Philpott sentencing: Derby fire deaths duo 'good' parents
A mother and father convicted of killing six of their children in a house fire were "good" parents, a court has heard.
Mick and Mairead Philpott are due to be sentenced for manslaughter on Thursday, along with their friend Paul Mosley.
Barristers representing the Derby parents told the judge the children had been loved and "happy".
But the court heard 56-year-old Philpott had a criminal record and had tried to murder a previous girlfriend.
He was jailed for seven years in 1978 after repeatedly stabbing her and given a concurrent five-year sentence for stabbing her mother, causing grievous bodily harm with intent.
In 1991 he received a two-year conditional discharge for assault occasioning actual bodily harm after he headbutted a colleague.
And in 2010 he was given a police caution after slapping Mairead and dragging her outside by her hair.
When Philpott set fire to his house in Victory Road, Derby, he was facing trial over a road rage incident in which he punched a motorist in the face.
He had admitted common assault in relation to the incident but denied dangerous driving.
Police have also confirmed that they intend to "thoroughly" investigate an allegation that Philpott raped a woman several years ago.
She made the allegation after the death of Philpott's children, but police decided to wait until the end of the manslaughter trial before investigating the complaint further.
On Tuesday the jury at Nottingham Crown Court returned unanimous manslaughter verdicts on Philpott and Mosley, 46, while Mairead Philpott, 32, was convicted by a majority.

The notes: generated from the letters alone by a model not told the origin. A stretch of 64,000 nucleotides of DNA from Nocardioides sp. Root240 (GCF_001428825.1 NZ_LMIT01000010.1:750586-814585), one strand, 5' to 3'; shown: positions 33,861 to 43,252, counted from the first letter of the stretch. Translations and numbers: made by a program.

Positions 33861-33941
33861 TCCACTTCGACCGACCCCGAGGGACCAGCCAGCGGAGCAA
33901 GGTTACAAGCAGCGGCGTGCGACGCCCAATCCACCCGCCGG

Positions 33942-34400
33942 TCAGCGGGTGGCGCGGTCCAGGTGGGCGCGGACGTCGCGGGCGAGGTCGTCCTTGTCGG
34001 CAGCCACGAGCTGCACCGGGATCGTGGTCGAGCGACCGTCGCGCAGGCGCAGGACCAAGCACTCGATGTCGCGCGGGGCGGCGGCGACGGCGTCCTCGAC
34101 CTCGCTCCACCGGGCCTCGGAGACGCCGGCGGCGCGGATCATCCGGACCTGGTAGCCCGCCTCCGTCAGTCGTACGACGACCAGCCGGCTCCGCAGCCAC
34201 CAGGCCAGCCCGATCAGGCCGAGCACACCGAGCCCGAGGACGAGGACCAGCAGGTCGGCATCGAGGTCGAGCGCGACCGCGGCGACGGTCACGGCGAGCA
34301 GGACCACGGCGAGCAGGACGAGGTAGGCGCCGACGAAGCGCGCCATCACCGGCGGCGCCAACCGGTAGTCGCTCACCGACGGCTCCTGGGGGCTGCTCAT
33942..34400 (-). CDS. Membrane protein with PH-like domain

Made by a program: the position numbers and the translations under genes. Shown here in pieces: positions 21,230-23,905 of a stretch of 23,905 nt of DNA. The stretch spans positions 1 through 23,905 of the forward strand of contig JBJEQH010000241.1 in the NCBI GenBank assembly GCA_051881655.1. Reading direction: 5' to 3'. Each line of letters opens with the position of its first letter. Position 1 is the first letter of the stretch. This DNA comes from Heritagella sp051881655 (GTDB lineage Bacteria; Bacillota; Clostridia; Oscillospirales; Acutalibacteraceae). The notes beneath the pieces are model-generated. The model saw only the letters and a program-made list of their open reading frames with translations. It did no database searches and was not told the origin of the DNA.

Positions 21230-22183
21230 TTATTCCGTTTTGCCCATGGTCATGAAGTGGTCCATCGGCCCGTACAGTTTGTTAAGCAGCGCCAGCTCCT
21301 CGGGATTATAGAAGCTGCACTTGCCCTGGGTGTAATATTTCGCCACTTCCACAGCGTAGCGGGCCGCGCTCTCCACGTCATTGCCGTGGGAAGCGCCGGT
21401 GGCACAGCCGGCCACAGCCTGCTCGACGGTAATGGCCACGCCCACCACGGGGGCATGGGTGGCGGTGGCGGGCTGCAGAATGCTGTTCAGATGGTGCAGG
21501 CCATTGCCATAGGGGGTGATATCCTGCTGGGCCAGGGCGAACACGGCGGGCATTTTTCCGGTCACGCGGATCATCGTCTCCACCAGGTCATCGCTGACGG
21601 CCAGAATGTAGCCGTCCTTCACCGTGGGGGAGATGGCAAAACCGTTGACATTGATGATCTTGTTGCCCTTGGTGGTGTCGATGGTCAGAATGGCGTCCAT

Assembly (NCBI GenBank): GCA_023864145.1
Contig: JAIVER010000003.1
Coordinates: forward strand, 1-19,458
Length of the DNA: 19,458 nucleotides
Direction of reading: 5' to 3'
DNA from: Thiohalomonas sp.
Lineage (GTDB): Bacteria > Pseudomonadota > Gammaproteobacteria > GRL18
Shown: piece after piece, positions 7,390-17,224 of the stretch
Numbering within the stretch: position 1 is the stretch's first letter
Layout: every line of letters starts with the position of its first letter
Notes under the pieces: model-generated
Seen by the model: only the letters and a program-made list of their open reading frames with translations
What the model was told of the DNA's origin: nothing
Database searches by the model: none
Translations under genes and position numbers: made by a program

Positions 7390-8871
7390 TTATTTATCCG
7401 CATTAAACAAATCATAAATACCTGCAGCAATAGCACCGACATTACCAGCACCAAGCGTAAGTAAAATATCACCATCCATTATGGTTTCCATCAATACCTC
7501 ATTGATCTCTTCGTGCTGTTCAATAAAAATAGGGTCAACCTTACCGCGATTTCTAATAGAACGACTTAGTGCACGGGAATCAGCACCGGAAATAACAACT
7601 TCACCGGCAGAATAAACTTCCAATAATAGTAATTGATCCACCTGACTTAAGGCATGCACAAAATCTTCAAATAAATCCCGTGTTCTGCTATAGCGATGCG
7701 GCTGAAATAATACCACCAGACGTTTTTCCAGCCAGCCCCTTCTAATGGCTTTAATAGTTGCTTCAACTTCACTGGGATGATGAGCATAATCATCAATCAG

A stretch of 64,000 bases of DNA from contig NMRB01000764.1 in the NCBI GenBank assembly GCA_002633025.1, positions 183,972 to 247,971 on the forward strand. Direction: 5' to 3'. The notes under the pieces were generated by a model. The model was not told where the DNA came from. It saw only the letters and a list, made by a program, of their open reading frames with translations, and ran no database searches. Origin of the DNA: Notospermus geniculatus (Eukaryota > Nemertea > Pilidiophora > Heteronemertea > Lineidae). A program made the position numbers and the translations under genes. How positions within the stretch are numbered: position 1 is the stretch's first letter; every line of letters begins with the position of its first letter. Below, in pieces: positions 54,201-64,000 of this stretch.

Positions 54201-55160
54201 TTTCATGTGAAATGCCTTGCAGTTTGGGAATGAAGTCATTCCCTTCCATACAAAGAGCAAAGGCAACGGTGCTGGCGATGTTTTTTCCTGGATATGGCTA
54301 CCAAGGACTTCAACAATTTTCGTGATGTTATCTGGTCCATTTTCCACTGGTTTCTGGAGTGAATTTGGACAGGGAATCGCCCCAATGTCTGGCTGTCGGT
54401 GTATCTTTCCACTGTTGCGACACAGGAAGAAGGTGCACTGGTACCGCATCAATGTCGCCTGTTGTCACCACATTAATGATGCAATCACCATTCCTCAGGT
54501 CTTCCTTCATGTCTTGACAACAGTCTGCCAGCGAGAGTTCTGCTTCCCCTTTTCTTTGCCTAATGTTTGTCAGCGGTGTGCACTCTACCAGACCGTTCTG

Not 'deliberately harmed'
Mrs Justice Thirlwall said earlier that she would "consider the sentences" and hand them down on Thursday - it had been expected the three would learn of their sentences on Wednesday.
Anthony Orchard QC, representing Philpott, said: "Despite Mr Philpott's faults he was a very good father and loved those children.
"All the witnesses, even Lisa Willis [Philpott's former mistress], agree on this.
"There's no evidence at any stage that he deliberately harmed any of them."
Mr Orchard said Philpott's conviction for attempting to murder his previous girlfriend by repeatedly stabbing her was a "long time ago" and there was no evidence of anything like that being repeated.
But the judge interrupted and said: "There's been violence in every single relationship, has there not?"
Shaun Smith QC, for Mairead Philpott, said there was no evidence "any of these children were in any sort of danger or peril prior to that night [of the fire] whatsoever".
"The entirety of the evidence is that Mairead Philpott was an extremely good mother to all 11 children [who had been living in the house]," he said.
Mr Smith added they were "happy children" who were "well nourished" and "well looked after".
He said when released from prison, Mairead Philpott would have no support network from family, and she would not be able to have children or be involved with any despite her great love for them.
"She will be forever known as a child killer," Mr Smith said.
Jade Philpott, 10, John, nine, Jack, eight, Jesse, six, and Jayden, five, died on the morning of the fire on 11 May 2012.
Mairead Philpott's son from a previous relationship, 13-year-old Duwayne, died later in hospital.
The judge was told that Mosley, "a family man with two children", still denies any involvement in the fire.
The trial heard it was started to frame Philpott's former live-in mistress, Lisa Willis, who had left the house taking her five children.
Philpott hoped this would help him get custody of the children, the prosecution said, but the plan went "horribly wrong" as Philpott was unable to rescue them from the blaze.
Jurors were also told that Philpott may have hoped to obtain a bigger council house, but Mrs Justice Thirlwall said welfare dependency had not caused him to kill.